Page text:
Ron Paul was the right choice

Nicholas Sparling, Reporter

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With the 2012 election right around the corner, one candidate stands like a lone wolf among a herd of elephants.

That man is Ron Paul, a republican congressmen and doctor from Texas, although we won’t hold that against him.

At this point in the game, it looks like the match has already been called for him, and that greatly saddens me.

Ron Paul’s ideas, though they could be considered somewhat radical, are received poorly by the GOP, who considers him to lean too liberal.

Still, the party could use a breath of fresh air with his set of fresh ideas.

It is surprising that someone who has been in the game as long as Ron Paul could be the most controversial of all his congressional peers.

Ron Paul himself is an on and off member of congress and the disillusioned game of politics, and at the age of 76 he is no spring chicken.

Despite his age, Ron Paul has a way of keeping his mind open and his ideas new, making him the prime choice for office with college students over the better part of a decade.

As a member of congress, Ron Paul has taken a difficult stand on difficult issues.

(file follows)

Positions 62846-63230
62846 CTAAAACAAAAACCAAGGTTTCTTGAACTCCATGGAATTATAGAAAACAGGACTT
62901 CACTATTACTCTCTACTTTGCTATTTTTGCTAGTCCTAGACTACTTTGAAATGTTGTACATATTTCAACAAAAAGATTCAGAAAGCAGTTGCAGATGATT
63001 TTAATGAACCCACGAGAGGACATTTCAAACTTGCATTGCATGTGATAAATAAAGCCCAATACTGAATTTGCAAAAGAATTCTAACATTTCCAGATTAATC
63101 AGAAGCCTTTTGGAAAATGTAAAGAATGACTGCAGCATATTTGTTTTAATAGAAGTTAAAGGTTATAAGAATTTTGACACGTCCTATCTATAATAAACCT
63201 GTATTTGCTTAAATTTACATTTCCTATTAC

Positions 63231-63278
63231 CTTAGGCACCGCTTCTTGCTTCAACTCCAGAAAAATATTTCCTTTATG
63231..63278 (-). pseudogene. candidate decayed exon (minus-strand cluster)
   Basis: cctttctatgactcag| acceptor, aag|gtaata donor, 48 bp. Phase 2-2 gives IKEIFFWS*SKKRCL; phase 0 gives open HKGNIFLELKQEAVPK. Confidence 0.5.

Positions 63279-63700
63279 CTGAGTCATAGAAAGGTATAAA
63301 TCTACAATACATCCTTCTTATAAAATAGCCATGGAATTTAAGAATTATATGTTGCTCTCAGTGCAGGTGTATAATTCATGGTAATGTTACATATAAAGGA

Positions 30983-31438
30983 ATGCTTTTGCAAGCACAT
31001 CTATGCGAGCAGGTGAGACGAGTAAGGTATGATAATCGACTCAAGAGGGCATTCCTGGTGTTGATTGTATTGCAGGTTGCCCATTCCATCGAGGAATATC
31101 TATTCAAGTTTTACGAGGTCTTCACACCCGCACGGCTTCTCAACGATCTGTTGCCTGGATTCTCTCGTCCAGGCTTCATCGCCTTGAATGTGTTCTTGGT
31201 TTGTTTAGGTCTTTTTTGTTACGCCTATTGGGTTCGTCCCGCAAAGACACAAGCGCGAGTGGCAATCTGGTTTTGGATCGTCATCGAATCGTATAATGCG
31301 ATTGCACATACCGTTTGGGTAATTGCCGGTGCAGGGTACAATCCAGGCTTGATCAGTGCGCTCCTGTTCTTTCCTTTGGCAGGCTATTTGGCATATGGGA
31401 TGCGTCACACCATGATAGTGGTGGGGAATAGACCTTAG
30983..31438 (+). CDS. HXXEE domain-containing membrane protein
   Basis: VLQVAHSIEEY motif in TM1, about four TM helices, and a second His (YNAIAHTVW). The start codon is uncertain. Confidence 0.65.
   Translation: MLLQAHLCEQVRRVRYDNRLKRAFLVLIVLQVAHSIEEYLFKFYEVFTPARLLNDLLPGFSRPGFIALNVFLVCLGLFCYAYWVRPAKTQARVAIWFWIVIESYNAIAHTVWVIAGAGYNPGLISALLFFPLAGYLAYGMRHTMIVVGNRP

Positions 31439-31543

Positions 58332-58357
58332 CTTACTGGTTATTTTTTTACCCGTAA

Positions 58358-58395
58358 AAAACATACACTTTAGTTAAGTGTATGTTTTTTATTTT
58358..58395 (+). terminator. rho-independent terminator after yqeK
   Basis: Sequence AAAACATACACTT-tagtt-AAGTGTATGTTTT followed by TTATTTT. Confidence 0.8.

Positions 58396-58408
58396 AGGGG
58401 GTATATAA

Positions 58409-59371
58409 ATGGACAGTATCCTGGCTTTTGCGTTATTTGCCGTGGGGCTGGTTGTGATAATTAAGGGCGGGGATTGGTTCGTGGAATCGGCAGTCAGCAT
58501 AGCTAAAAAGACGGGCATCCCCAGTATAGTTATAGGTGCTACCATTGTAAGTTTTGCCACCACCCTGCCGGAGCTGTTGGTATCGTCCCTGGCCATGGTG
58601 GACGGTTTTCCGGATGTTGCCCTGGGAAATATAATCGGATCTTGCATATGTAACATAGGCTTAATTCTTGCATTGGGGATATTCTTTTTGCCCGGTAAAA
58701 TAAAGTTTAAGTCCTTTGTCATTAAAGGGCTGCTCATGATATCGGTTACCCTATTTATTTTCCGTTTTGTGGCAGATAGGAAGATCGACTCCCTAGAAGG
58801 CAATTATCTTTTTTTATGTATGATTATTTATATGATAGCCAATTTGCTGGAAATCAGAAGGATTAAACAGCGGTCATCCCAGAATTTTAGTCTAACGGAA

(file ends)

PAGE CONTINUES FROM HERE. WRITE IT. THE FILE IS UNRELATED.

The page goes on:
Issues like dissolving the war on drugs, mostly in part to try and end the related violence.

He also advocates stopping America from acting as world police in matters of foreign affairs, stating that “[We] can’t spread goodness through the barrel of a gun.”

Ron Paul’s ideas are a double-edged sword for him and his popularity with his party.

What other Republican candidate supports completely equal rights for homosexuals and heterosexuals?

Or thinks evolution should not only be taught in school, but can peacefully co-exist with the idea of creationism?

Or voted for the legalization of medical marijuana, and believes that we should eliminate the death penalty?

What other elected official would vote to cut his own salary, so much so that, if elected president, he would earn as much as a well-paid teacher?

Of all the candidates in the running, Ron Paul seems to have his finger on the pulse of the national character.

He isn’t so detached from the common American working class that he might as well be living on the moon, and he isn’t so hung up on ideology and conservative doctrine that he should be seen in a literal plastic bubble.

As far as 2012 goes, you can count Ron Paul down, but don’t count him out.

When it’s all said and done this is not the end.

Ron Paul is doing better than he did in the 2008 election and, with any luck, he’ll run again.

He may not overtake the White House in a grand blitzkrieg, but for those of us looking for a new face with new ideas we can only hope for a slow, but strongly persistent crawl for the presidency all in due time because there’s still hope for 2016.

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